Wet conditions have persisted through summer and are now continuing into autumn. Snowy Hydro has been pumping water out of the Jindabyne catchment at every opportunity and gradually created a significant amount of reservoir airspace considering the conditions.

Heavy rainfall on Saturday has triggered high inflows to Jindabyne Dam and with a forecast for lingering showers and potential for further heavy rain next week, additional releases will be required from Jindabyne Dam to the Snowy River.

Snowy Hydro commenced making additional releases into the Snowy River below Jindabyne storage today on Monday 7 March. These releases will be greater than the environmental releases notified on Snowy Hydro’s website and may change at short notice in response to the weather conditions. Releases could reach flow rates up to 3,000 megalitres per day, similar to the rates that were released in late December 2021 and early January 2022. Releases are expected to continue at these elevated rates for the next week or until Jindabyne dam levels can be lowered.

If Lake Jindabyne reaches 100%, it will trigger operation of the spillway gates. Dam safety is paramount at this time and the spillway gates will automatically release water at any time the storage reaches or exceeds 100%.

NSW Department of Planning and Environment (DPE Water) has been consulted on this plan and continues to work closely with Snowy Hydro to make controlled releases to manage the spill risks and minimise downstream impacts.

For the community, the most important message is to stay safe and well-informed. The public can stay updated about flood alerts here:

For more information about releases into the Snowy River visit and

Snowy Hydro will continue to keep the community informed about management of water in Lake Jindabyne through its website and social media channels.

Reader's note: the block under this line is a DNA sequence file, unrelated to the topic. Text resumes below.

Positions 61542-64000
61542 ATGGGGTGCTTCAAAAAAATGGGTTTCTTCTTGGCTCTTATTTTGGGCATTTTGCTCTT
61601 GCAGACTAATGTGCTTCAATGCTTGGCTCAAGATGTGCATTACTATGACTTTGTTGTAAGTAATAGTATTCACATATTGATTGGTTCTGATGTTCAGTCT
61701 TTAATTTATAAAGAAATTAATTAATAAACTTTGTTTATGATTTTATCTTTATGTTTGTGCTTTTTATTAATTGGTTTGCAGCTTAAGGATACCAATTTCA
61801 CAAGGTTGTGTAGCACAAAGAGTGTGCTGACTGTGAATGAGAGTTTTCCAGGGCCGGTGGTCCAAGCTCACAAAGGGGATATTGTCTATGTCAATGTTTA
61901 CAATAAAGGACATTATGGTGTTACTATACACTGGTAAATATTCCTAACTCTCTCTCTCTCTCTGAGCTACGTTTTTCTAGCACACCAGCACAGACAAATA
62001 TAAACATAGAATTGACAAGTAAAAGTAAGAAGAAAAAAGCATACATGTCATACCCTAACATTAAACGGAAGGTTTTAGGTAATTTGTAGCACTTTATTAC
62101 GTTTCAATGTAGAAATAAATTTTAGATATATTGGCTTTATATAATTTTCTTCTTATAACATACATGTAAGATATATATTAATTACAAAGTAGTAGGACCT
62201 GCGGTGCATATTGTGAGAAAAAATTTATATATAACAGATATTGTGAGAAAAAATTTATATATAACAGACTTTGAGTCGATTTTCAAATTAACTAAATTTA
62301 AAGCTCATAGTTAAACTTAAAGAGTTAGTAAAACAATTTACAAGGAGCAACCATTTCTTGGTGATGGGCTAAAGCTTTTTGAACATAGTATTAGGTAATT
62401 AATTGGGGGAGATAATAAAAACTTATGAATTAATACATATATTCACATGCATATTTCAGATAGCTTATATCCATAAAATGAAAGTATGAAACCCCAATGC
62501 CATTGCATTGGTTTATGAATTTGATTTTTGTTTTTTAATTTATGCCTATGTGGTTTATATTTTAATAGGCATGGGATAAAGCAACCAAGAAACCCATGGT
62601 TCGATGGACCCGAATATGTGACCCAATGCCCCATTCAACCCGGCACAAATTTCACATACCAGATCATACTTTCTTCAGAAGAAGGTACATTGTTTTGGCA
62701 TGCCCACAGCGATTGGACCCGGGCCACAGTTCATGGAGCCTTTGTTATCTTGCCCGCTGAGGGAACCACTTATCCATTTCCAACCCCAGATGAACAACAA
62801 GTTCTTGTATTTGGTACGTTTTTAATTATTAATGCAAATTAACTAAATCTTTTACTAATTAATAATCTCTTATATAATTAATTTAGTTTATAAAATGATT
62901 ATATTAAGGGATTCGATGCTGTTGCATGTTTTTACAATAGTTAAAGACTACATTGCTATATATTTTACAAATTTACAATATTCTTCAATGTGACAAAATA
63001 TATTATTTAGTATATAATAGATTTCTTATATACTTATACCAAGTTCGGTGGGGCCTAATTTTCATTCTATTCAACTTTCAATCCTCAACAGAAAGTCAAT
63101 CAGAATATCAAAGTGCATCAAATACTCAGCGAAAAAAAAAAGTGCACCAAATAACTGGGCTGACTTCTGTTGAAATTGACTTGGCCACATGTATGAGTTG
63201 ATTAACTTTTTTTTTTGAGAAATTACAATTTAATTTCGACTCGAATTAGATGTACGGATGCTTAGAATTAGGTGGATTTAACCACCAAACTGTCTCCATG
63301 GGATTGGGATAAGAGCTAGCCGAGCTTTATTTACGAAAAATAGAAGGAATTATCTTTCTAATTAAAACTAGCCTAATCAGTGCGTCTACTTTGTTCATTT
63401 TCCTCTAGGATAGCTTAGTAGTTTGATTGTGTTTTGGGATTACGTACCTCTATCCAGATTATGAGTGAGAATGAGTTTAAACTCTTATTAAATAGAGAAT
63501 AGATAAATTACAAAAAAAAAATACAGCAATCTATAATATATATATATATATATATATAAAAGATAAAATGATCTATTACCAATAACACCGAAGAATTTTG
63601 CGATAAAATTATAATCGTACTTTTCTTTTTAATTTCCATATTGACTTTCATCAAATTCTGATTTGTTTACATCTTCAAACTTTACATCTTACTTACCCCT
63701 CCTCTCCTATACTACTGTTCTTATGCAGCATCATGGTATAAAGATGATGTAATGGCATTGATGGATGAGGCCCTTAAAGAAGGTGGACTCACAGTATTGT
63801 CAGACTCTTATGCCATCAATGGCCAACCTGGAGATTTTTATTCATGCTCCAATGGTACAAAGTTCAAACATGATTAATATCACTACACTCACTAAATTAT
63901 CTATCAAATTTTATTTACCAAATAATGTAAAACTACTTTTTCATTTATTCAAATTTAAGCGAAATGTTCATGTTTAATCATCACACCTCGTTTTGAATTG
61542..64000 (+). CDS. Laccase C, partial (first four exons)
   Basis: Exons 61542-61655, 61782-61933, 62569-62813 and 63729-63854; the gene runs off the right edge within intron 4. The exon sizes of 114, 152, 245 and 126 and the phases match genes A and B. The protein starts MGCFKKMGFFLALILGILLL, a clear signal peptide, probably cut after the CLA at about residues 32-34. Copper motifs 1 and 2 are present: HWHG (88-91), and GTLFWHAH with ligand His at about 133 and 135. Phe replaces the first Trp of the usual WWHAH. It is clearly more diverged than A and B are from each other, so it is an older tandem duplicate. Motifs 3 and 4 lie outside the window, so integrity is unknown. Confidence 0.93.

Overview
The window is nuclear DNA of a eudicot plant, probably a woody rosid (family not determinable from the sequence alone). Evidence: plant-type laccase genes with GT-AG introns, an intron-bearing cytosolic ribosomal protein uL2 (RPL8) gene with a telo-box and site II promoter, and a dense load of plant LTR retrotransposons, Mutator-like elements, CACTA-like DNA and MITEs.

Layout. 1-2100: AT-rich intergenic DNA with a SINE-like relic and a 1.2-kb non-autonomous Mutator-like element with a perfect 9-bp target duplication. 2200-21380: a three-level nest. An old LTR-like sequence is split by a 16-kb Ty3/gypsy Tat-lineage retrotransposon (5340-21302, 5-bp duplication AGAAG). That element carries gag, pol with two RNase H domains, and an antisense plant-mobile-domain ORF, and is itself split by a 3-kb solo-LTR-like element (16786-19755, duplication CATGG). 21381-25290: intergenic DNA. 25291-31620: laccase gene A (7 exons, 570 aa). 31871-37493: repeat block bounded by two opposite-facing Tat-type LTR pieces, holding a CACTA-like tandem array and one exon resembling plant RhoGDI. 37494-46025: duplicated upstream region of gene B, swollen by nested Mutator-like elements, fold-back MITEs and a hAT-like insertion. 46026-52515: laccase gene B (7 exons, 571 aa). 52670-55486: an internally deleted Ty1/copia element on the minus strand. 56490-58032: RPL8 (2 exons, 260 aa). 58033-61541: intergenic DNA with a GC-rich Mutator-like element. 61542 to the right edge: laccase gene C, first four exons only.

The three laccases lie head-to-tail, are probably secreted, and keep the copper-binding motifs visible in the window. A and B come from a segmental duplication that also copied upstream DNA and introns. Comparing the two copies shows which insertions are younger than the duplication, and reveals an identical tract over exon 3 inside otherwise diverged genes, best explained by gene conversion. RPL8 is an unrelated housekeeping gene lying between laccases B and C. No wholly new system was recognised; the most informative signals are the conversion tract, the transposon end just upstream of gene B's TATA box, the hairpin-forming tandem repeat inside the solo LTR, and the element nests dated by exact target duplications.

DPE Water will engage with landowners subscribed to its SMS service.




Snowy 2.0, a nation-building pumped-hydro project that will provide Australia with on-demand, clean, renewable energy and large-scale storage, is celebrating its inaugural tunnelling milestone.

The project’s first tunnel boring machine (TBM), the Lady Eileen Hudson, has passed the one kilometre mark of the 2.6km main access tunnel, which leads to the site of the underground power station cavern.

Minister for Industry, Energy and Emissions Reduction Angus Taylor said Snowy 2.0 is going from strength to strength.

“Reaching this critical milestone brings Snowy 2.0 closer to delivering 2,000 megawatts of fast-start, dispatchable energy needed to make our grid secure and keep pressure on power prices for Australian families and businesses,” Minister Taylor said.

“Snowy 2.0 will store the excess energy from Australia’s world-leading levels of household solar and use that energy when the sun goes down, enough to power the equivalent of 500,000 homes for over a week during peak demand.

“The project is providing a major job and economic boom for the Snowy region, building on the great legacy of the Snowy Scheme, a national icon.”

Snowy Hydro Managing Director and CEO Paul Broad said the tunnelling achievement highlighted the Snowy 2.0 project’s outstanding construction progress.

“It’s an exciting time in the mountains with Snowy 2.0 – this is a megaproject that’s on-budget and due to produce first power in 2025 as planned,” Mr Broad said.

“Tunnelling at Lobs Hole is going very well, with about 4,500 concrete segments manufactured locally at our factory in Cooma used to create 500 rings to line the first kilometre of the main access tunnel. In total, around 130,500 segments will be produced for the Snowy 2.0 tunnels.

“We are also getting ready to launch our second TBM, named Kirsten, with our principal contractor, Future Generation Joint Venture.

“The progress being made by the project’s growing 1,400-strong workforce is particularly noteworthy given the very difficult scenarios we’ve faced as a result of the COVID-19 pandemic restrictions and bushfire impacts over the last year and a half.

“It’s particularly good to see the training and upskilling opportunities Snowy 2.0 is providing, creating lots of apprenticeships and giving local people the chance to work on the TBMs.”

There are three Snowy 2.0 TBMs, which will collectively tunnel more than 27km between Tantangara and Talbingo reservoirs. A power station with pumping capabilities will be located more than 800m below ground.

Snowy 2.o’s 2,000 megawatts of pumping and generating capacity and 350,000 megawatt hours of storage will underpin thousands of megawatts of intermittent renewables.

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